The manufacturing sector will play an important role in ASEAN’s economic development for decades to come, the same way it has for other Asian nations (Japan, South Korea, China) where vast populations have moved from less productive agrarian work to more productive factory jobs.
Southeast Asia has experienced a strong CAGR of 5.5% in terms of its manufacturing output over the last decade and is now responsible for almost 4% of the global manufacturing output. As can be seen from the evolutionary curve of countries (see below), while the majority of the ASEAN countries have moved out of the agrarian state, many are still in the industrialization phase and are likely to continue to see growth of the manufacturing sector for the next 10 to 20 years.
As the less industrialized countries of Indonesia, Vietnam, the Philippines, Myanmar, and Cambodia move from agrarian societies to manufacturing ones, multinationals should expect consumption dynamics to evolve. As people move from less predictable farming sector to the fixed-wage manufacturing sector, they tend to experience strong income growth, increasing their capacity to consume. Even companies not exploring manufacturing opportunities in the region need to be monitoring this trend. Manufacturing makes outsized contributions to trade, research and development (R&D), and productivity. The sector generates 70% of exports in major manufacturing economies, both advanced and emerging, and up to 90% of business R&D spending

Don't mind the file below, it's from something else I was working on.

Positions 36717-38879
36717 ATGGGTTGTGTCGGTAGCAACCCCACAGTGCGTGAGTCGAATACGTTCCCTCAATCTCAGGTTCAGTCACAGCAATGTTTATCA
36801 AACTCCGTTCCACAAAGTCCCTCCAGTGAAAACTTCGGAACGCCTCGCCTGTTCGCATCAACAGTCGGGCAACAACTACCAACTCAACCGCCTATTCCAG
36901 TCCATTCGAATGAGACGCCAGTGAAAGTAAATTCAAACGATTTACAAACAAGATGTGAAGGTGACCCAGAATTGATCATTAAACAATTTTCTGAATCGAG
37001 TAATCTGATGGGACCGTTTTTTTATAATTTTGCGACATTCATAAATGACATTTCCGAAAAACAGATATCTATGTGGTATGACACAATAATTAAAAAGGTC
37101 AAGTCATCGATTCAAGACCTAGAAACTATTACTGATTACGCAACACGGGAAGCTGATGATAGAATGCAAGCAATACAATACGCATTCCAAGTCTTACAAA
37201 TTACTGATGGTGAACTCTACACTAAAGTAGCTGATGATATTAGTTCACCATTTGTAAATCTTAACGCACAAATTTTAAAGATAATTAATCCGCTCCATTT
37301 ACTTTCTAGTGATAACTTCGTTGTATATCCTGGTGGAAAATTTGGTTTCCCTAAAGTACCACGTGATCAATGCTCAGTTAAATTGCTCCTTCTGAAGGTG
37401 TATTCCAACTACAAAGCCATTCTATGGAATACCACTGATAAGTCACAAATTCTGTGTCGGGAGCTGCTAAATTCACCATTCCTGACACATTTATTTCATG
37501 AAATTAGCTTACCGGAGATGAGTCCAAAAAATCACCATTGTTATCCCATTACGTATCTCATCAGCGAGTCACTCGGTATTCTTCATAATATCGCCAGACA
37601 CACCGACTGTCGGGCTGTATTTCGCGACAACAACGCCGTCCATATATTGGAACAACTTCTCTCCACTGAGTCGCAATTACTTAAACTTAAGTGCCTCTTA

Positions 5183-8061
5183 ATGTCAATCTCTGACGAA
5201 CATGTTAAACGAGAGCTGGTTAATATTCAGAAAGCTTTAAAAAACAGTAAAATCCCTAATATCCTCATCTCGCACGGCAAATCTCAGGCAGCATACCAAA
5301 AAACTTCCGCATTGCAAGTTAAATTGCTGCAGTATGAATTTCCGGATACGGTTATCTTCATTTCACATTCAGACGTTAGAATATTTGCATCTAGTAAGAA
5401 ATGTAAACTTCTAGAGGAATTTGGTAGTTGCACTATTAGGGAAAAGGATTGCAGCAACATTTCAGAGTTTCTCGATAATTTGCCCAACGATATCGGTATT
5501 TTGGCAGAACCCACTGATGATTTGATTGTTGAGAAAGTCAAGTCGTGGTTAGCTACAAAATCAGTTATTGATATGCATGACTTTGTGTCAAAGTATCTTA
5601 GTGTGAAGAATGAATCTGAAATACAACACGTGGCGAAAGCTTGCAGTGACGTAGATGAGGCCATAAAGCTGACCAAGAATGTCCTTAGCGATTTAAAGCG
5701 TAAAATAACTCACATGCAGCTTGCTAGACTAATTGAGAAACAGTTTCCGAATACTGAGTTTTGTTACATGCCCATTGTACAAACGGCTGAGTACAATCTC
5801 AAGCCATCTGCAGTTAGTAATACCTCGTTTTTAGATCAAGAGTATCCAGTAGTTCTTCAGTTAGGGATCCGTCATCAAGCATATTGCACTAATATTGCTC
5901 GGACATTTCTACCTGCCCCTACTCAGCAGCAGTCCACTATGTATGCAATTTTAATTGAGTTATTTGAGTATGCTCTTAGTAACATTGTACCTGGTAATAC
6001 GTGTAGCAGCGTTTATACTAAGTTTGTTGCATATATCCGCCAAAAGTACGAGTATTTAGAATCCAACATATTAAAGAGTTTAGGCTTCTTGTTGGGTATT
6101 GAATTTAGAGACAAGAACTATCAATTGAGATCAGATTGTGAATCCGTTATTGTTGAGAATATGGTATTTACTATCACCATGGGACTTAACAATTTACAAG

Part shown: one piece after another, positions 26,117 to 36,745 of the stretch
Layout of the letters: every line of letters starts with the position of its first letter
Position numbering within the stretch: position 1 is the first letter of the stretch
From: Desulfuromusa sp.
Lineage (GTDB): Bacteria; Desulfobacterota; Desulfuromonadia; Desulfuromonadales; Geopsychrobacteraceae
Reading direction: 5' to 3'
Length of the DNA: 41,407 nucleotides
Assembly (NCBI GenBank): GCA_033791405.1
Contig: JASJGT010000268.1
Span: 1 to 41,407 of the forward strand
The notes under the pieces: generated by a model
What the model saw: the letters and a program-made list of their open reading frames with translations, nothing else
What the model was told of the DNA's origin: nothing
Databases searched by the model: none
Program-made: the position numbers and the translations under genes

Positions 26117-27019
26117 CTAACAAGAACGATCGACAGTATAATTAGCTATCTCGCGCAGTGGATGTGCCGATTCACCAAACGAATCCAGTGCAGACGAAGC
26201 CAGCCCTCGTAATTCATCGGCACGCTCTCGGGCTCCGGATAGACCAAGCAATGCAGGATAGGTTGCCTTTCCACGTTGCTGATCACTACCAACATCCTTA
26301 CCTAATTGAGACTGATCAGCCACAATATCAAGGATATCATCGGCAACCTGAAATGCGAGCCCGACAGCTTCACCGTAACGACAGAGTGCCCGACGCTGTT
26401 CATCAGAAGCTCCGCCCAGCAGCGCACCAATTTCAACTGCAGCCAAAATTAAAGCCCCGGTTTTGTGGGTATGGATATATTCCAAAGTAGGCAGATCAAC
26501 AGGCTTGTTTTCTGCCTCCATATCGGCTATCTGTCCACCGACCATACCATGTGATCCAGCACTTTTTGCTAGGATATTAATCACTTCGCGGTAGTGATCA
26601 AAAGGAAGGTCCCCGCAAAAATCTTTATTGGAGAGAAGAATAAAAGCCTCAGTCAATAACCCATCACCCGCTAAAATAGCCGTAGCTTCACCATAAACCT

Moreover, as costs rise elsewhere and the addressable market becomes larger, companies should explore the viability of moving production to the region using a total factor performance analysis. ASEAN countries can play a complementary role to China within several industries (FSG’s clients can find the in-depth analysis on this topic here).
FSG’s Seven Crucial (Less Talked About) Facts about ASEAN
This update is Part Two of a seven-part series of quick insights that I will be publishing over the next few weeks on the ASEAN region (see full list here). These have been selected carefully based on FSG’s numerous interactions with regional executives. I will discuss the topics which have proven to have high importance for senior executives of western multinational companies and ones with a lack of coverage in the business spheres. Next week’s update: ASEAN as one of the biggest investors in itself, giving birth to Multi-ASEAN Corporations (MACs).